On this longest day of the year, I see the light, and I’ve made my way up from the depths to the rabbit hole opening. I’m even putting my head out. Wave if you see me.

The Bully

There wasn’t any specific reason why I took a mental trip to the past, and yet there were a thousand reasons why. Usually I avoid thinking about any of the abuse I suffered, but sometimes thoughts just creep through like a spider moving in and out of a crack in the floorboards.

My ex-husband was a master at it. His bruises went deep to the soul but they left no marks on the surface. He worked the graveyard shift and I used to silently count down the hours until he would leave for work. I treasured my nights without him at home and I dreaded his nights off. After a while I used to dread any hour he was home when I or the kids were awake. I never knew when he was going to blow so I would run scenarios through my head. If he blows today, this person is off work and we can go there. Plan B. Plan C. Sometimes all the way to Plan F. The girls and I got so attuned to his body language that we knew he was going to blow before he did, and we could give ourselves a little lead time to get to a place of safety.

Once you learn to read that body language, you can’t turn it off unless you close your eyes. So without even thinking about it, you find yourself reading it in others who exhibit it. Perfect strangers even. Once I was grocery shopping and encountered a man who was oozing anger so silently that he was odiferous. Instantly I became ill and had to run outside to vomit in a garbage can. I so desperately wanted to go back and talk to his wife, to find out how I could help her break free. But I didn’t. I understood all too well that if she was in his presence, she could not be approached.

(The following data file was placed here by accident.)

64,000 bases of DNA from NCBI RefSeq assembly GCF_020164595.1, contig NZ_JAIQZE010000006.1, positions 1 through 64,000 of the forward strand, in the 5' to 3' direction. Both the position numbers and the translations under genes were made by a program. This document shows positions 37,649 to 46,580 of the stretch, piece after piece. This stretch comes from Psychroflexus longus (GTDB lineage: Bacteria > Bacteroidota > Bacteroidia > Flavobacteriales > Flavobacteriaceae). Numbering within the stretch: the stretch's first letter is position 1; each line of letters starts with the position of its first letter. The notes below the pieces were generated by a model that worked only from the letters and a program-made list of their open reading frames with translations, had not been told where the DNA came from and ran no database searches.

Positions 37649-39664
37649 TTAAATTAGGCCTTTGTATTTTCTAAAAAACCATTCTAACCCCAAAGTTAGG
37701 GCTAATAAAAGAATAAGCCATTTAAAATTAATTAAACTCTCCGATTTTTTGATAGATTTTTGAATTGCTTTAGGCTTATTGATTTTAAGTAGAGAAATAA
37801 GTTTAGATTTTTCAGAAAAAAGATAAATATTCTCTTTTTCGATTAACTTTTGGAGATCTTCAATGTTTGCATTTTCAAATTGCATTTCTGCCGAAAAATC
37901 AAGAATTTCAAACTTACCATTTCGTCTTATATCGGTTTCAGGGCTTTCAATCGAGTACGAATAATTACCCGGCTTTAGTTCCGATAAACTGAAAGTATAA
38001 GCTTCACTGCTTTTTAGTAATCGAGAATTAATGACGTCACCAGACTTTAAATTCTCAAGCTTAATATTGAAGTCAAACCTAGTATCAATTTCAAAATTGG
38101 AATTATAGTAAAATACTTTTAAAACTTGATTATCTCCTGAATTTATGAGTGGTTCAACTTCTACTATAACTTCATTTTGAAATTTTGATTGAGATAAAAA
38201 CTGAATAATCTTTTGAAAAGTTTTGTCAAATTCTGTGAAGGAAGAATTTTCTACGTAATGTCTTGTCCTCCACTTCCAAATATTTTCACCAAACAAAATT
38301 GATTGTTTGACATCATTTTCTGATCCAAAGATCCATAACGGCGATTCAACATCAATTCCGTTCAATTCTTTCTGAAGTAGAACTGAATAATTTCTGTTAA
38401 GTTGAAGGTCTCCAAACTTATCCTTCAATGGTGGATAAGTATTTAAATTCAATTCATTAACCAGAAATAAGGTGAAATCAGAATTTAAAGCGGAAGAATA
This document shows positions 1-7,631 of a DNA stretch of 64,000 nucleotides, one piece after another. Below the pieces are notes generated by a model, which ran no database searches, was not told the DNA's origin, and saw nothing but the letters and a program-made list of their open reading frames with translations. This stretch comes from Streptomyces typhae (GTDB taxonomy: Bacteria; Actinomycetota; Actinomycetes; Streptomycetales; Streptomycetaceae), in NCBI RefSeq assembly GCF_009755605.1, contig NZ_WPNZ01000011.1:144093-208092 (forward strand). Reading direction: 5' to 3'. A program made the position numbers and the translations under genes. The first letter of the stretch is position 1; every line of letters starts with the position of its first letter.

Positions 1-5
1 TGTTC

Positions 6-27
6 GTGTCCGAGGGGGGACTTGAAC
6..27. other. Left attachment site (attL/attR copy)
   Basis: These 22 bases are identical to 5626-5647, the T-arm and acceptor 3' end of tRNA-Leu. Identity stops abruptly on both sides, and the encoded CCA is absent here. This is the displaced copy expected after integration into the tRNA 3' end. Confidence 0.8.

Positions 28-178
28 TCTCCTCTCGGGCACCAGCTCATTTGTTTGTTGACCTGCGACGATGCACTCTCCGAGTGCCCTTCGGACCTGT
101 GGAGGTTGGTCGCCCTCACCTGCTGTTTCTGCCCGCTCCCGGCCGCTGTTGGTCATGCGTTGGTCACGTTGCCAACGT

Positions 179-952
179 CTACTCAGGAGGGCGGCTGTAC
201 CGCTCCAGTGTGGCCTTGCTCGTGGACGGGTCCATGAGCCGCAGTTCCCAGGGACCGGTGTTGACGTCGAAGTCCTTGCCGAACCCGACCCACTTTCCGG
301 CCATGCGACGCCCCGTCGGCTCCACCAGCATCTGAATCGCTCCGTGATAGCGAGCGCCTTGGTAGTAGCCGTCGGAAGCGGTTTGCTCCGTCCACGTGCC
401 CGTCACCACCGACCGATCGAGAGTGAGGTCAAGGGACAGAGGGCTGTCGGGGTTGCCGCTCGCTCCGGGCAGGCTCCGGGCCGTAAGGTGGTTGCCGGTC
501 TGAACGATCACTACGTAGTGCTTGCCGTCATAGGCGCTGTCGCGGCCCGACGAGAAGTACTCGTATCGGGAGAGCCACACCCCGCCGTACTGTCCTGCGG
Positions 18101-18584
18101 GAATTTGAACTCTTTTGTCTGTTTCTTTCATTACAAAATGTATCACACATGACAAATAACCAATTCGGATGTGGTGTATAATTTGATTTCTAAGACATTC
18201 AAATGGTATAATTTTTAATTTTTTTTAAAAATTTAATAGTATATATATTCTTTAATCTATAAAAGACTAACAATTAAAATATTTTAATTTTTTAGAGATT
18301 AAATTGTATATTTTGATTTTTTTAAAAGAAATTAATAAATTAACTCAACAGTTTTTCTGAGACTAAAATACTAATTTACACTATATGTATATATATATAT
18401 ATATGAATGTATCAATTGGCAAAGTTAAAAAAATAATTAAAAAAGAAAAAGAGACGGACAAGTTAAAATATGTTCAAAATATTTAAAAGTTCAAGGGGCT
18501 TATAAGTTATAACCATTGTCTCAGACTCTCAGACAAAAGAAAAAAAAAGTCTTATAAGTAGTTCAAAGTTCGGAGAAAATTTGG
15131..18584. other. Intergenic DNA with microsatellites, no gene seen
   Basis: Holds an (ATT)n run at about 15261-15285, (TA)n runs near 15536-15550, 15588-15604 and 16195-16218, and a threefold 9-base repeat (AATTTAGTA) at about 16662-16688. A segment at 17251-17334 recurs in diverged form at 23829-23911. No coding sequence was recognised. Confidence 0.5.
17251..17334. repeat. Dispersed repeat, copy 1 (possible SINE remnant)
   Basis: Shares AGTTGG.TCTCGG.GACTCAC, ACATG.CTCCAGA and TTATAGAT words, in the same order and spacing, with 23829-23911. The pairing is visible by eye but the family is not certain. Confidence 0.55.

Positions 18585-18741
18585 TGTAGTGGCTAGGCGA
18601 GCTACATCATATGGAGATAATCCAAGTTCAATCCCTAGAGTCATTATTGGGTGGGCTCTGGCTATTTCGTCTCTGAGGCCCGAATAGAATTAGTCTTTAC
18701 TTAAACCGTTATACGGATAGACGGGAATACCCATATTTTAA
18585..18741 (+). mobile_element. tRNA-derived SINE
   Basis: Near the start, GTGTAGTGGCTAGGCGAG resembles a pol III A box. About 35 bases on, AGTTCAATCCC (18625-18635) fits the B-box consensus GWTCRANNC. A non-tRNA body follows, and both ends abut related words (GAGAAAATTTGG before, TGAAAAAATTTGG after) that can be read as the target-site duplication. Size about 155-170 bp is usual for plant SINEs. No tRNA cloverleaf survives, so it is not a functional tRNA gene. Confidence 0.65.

Several months ago I encountered another bully, an influential person who liked his ego to be stroked often. It bothered me to have a bully rise to the top and be in the brightest spotlight of all, caught on video nearly every day and appearing in my living room on the evening news. I watched in horror as he mocked a disabled reporter. Even more horrifying was watching others defend the bully, trying to tell me he wasn’t making a mockery of the disabled person. I watched the bully knowingly lie, escalate falsehoods and advance conspiracies, manipulate a mob, and incite violence. He called others names to their faces. He publicly falsely accused others of breaking the law. He was disrespectful to his wife in public, caught twisting her arm to cause pain. And she, like the woman in the grocery store, silently spoke just as loudly with her body language. Even my grown children could hear their body language. Sadly, many people could not hear it or would not.

And now it appears some people, some very smart and conniving people, played with that bully, manipulated that bully, to the point that now the bully is desperate and paranoid. On one hand, it’s a welcome sight to watch a bully get a taste of his own medicine. But on the other hand, there is no escaping the fear of what is to come when he blows.